Health Information Management

A little heat, please!

HIM-HIPAA Insider, January 26, 2015

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Every have one of those days when you feel like you’ll never be warm? I’m having one of those. One of the downsides to have a window cube is the cold seeps in with the sunshine. Or with the dreary gray day.

 
Why am I so cold? Maybe I am hypothermic. Hypothermia is a medical emergency that occurs when your body loses heat faster than it can produce it, causing a dangerously low body temperature. Okay, maybe not. Out of curiosity, how would we code hypothermia in ICD-10-CM?
 
Well, we need to know the age of the patient. ICD-10-CM includes a series of codes for hypothermia in a newborn (P80.-). For adult patients, we need to know the cause of the hypothermia:
  • Hypothermia due to illness (R68.0)
  • Hypothermia, not associated with low environmental temperature (R68.0)
  • Hypothermia NOS (accidental) (T68)
  • Hypothermia due to anesthesia (T88.51)
  • Hypothermia due to low environmental temperature (T68)
If I were in fact hypothermic, it would be because it’s cold out, so T68.XXXA for an initial encounter. Notice you need three placeholder Xs for this code so your seventh character for the encounter is in the seventh position.
 
Under T68, we also find a note to use an additional code to identify the source of exposure:
  • Exposure to excessive cold of man-made origin (W93)
  • Exposure to excessive cold of natural origin (X31)
T68 also has both an Excludes1 and Excludes2 note.
 
Excludes1 means the conditions are mutually exclusive, so you can’t have T68 with:
  • Hypothermia following anesthesia (T88.51)
  • Hypothermia not associated with low environmental temperature (R68.0)
  • Hypothermia of newborn (P80.-)
That makes sense, right? A patient’s hypothermia can’t be due to low environmental temperature and not due to low environmental temperature at the same time. Also if the hypothermia is due to anesthesia, it can’t also be due to low environmental temperature.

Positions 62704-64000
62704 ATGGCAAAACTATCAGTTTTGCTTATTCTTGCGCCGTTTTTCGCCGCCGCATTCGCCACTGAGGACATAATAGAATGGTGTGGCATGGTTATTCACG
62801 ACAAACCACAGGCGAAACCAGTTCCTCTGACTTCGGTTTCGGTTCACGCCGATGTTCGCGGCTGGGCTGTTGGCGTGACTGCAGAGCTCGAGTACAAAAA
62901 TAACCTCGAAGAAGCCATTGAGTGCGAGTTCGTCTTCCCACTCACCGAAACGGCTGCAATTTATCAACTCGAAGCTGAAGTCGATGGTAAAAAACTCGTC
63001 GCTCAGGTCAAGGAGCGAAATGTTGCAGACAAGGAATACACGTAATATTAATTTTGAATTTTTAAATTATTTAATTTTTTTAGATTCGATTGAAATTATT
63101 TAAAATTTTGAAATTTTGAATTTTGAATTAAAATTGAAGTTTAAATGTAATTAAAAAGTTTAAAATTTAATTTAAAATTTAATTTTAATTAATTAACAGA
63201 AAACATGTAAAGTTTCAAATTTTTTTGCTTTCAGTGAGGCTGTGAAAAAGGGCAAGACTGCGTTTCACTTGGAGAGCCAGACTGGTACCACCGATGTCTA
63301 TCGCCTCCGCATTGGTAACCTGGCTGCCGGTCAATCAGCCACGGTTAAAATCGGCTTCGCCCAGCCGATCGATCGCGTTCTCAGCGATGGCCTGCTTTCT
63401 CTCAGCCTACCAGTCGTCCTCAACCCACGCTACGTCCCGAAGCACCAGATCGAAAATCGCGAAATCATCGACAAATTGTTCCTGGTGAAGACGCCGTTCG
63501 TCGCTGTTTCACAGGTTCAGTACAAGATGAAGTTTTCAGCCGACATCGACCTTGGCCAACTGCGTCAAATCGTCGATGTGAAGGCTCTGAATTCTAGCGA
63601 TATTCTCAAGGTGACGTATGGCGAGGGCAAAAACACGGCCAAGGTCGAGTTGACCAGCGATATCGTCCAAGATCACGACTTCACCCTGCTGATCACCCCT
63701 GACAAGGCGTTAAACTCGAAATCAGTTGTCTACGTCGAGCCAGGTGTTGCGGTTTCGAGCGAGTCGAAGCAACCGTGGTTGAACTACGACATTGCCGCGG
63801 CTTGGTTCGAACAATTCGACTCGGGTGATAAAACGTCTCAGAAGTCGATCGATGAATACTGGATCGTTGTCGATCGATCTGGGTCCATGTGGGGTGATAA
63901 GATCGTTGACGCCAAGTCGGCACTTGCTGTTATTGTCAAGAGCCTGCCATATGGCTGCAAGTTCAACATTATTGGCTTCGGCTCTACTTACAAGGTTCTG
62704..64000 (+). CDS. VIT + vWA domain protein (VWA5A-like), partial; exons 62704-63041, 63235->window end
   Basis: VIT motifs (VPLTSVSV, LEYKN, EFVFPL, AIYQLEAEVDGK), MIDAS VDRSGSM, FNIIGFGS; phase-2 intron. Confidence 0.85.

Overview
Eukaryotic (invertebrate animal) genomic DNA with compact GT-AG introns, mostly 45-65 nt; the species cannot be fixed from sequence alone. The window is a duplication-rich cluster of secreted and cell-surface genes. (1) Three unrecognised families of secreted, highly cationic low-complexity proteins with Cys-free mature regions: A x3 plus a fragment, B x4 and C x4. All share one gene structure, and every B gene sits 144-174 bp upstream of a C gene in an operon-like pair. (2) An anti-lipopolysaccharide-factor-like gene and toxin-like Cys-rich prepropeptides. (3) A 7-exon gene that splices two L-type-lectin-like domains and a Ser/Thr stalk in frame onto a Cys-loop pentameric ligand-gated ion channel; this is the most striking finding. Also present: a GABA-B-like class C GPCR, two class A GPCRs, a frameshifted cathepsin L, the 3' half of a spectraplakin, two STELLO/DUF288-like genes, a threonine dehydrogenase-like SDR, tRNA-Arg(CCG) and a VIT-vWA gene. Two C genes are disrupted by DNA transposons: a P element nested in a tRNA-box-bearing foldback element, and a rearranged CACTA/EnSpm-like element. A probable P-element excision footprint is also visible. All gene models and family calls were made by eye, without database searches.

Excludes2 means the patient can have both conditions and when both are present, coders report both. In this case a patient can suffer from hypothermia and frostbite (T33-T34) at the same time. Again, that make sense.
 
None of this solves my chills, however. If my only symptom is chills and the physician can’t determine an actual medical diagnosis, we can code the symptom of chills. We have two code choices:
  • Chills with fever (R50.9)
  • Chills (without fever) (R68.83)
Again those conditions both have Excludes1 notes, telling you they are mutually exclusive.
 
Feeling cold all the time is one symptom of hypothyroidism (along with dry skin, thinning hair, and weight gain). To code hypothyroidism, we need to know the cause.
 
Is it congenital? We have two codes: one for with goiter (E03.0) and one for without goiter (E03.1).
 
Other choices include:
  • Iatrogenic NEC (E03.2)
  • Iodine-deficiency (acquired) (E01.8)
  • Subclinical (E02)
  • Postinfectious (E03.3)
  • Postirradiation (E89.0)
  • Postprocedural (E89.0)
  • Postsurgical (E89.0)
  • Specified NEC (E03.8)
It can also be due to:
  • Exogenous substance NEC (E03.2)
  • Iodine-deficiency, acquired (E01.8)
  • Subclinical (E02)
  • Irradiation therapy (E89.0)
  • Medicament NEC (E03.2)
  • P-aminosalicylic acid (PAS) (E03.2)
  • Phenylbutazone (E03.2)
  • Resorcinol (E03.2)
  • Sulfonamide (E03.2)
  • Surgery (E89.0)
  • Thiourea group drugs (E03.2)
Even though ICD-10-CM includes a lot of terms, most of them fall under just a few codes. If your physicians are not in the habit of specifying the cause of a patient’s hypothyroidism, start asking for it now. At the very least, show them the new codes and ask nicely if they can include that information going forward.
 
As interesting as this is, all of this coding is not making me warmer. Maybe it’s time for a coffee. Although I am a little jittery from the eight cups of coffee I’ve already had today. I’m also kind of dizzy and a little nauseous.
Oh, no, caffeine poisoning!
 
Off to the Table of Drugs and Chemicals. This will look very familiar. We have one in ICD-9-CM.
In the table, we’ll look up “caffeine” and see we have six possible codes:
  • Poisoning accidental
  • Poisoning, intentional self-harm
  • Poisoning, assault
  • Poisoning, undetermined
  • After effect
  • Underdosing
I’m not sure how you can underdose with caffeine, but maybe it happens.
 
In my case, it’s an accidental poisoning, so we would report T43.611.
 
I give up. I’m going in search of a space heater.
 
This article originally appeared on HCPro’s ICD-10 Trainer blog.



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